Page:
The 52nd Moravian Autumn festival is now coming to an end. On Sunday, it will close at the Janáček Theatre with the Poznań Philharmonic Orchestra commemorating the 90th anniversary of the birth of Krzysztof Penderecki, one of the most important composers of the second half of the 20th century. The evening’s soloist Milan Paľa will perform his Viola Concerto and, in the second half, Szymanowski’s Violin Concerto No 2.
The evening will open with Penderecki’s Three Pieces in the Old Style from his incidental and film music. In addition to an aria, they contain two minuets from the film The Manuscript Found in Saragossa. This will be followed by the Adagietto from the opera Paradise Lost, evoking the atmosphere of the first night of love in the Garden of Eden. There will then be a performance of the aforementioned Viola Concerto, which ranks among the most performed works of its kind from the 20th century. It requires both advanced technique and extreme expressive commitment from the soloist. “Only time will tell if Penderecki will go down in history as the Beethoven of the turn of the millennium. It is already clear that he was among those who most influenced the shape of music at the end of the 20th century. He enriched it with unconventional sounds, chose emotionally impactful means of expression, and consciously included spiritual, social and political dimensions in his work,” said music journalist Wanda Dobrovská.
“It’s absolutely exceptional. It’s not usual for one artist to perform two solo concertos in one evening and, what’s more, on two different instruments,” said Vítězslav Mikeš, the festival’s dramaturge. The concert, including the two solo concertos, will take place at the Janáček Theatre on Sunday, 22 October at 19:00.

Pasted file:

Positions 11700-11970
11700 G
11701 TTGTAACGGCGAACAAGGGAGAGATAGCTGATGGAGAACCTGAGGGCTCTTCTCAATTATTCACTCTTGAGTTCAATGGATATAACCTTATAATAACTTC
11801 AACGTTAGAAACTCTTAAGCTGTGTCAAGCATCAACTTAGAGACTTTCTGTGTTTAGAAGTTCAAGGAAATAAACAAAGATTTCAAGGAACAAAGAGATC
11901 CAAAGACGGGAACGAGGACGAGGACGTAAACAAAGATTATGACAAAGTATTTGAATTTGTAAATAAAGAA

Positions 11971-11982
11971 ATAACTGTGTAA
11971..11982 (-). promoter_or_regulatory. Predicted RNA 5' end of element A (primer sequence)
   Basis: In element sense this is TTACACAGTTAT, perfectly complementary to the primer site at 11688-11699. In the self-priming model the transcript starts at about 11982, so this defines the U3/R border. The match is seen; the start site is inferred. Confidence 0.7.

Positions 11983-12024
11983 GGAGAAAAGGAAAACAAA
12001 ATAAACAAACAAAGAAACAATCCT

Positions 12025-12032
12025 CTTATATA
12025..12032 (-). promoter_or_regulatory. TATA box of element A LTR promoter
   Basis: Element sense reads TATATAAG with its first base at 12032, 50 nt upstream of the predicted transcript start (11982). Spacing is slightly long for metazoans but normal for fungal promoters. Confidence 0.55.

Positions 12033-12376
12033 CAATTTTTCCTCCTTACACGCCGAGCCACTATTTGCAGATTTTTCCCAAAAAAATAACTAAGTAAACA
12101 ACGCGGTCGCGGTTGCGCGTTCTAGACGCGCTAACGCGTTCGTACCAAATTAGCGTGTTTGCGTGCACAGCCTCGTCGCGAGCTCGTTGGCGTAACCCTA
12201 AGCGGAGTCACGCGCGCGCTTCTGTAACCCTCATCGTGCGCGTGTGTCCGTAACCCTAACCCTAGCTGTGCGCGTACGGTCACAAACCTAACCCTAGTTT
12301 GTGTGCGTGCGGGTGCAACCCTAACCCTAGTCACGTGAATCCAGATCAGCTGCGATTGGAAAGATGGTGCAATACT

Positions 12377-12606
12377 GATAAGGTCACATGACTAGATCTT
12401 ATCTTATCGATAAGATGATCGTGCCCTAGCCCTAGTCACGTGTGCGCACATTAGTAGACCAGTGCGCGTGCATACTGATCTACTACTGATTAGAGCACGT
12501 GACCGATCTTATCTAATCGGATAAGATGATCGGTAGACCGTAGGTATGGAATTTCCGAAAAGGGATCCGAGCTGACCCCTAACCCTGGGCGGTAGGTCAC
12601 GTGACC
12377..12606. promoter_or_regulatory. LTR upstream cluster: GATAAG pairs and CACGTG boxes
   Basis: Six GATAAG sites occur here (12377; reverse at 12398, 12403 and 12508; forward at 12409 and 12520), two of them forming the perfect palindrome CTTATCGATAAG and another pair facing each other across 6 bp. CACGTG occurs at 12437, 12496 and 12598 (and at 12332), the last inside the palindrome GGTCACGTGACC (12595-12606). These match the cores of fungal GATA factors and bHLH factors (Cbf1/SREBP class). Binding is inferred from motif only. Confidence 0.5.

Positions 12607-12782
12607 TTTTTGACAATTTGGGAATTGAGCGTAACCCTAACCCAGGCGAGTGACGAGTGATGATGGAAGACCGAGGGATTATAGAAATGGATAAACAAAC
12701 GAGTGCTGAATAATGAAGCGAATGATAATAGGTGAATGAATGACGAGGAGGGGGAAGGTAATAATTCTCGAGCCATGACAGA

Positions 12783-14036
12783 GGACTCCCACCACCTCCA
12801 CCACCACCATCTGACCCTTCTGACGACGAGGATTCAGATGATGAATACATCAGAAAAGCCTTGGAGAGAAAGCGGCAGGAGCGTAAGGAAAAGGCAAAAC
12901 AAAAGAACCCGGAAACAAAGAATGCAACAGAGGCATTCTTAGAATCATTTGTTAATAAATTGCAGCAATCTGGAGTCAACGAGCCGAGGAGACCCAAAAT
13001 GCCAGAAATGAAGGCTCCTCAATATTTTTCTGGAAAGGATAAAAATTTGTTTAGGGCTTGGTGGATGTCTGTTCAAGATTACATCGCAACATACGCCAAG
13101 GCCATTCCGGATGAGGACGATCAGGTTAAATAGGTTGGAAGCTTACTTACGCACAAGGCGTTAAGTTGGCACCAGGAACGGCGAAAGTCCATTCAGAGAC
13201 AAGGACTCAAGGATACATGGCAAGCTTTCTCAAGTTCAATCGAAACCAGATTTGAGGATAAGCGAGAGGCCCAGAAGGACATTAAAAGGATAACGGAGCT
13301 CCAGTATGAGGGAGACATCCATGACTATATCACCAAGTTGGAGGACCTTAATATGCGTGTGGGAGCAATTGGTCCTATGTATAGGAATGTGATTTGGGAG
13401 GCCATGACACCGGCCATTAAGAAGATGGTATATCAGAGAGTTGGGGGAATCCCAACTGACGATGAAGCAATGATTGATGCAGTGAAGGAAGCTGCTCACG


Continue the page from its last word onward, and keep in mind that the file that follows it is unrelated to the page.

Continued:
Folk music influences are the common denominator for the second half of the programme. It will open with Vítězslava Kaprálová's Suita rustica, commissioned in 1938 by the music publisher Universal Edition. Listeners will hear six folk songs, as the composer used two songs of contrasting character in each of the three movements. In his Violin Concerto No 2, Karol Szymanowski also quotes folk-music sources, not directly specific songs but rather the generation of his own “imaginary folk music”. The solo part is sometimes spiced up with the interpretive mannerisms of folk violinists from the Polish Highlands.
Poznań, like Leipzig - whose radio orchestra played at the festival a week ago - is one of Brno’s partner cities. They will perform with their chief conductor Łukasz Borowicz in Brno.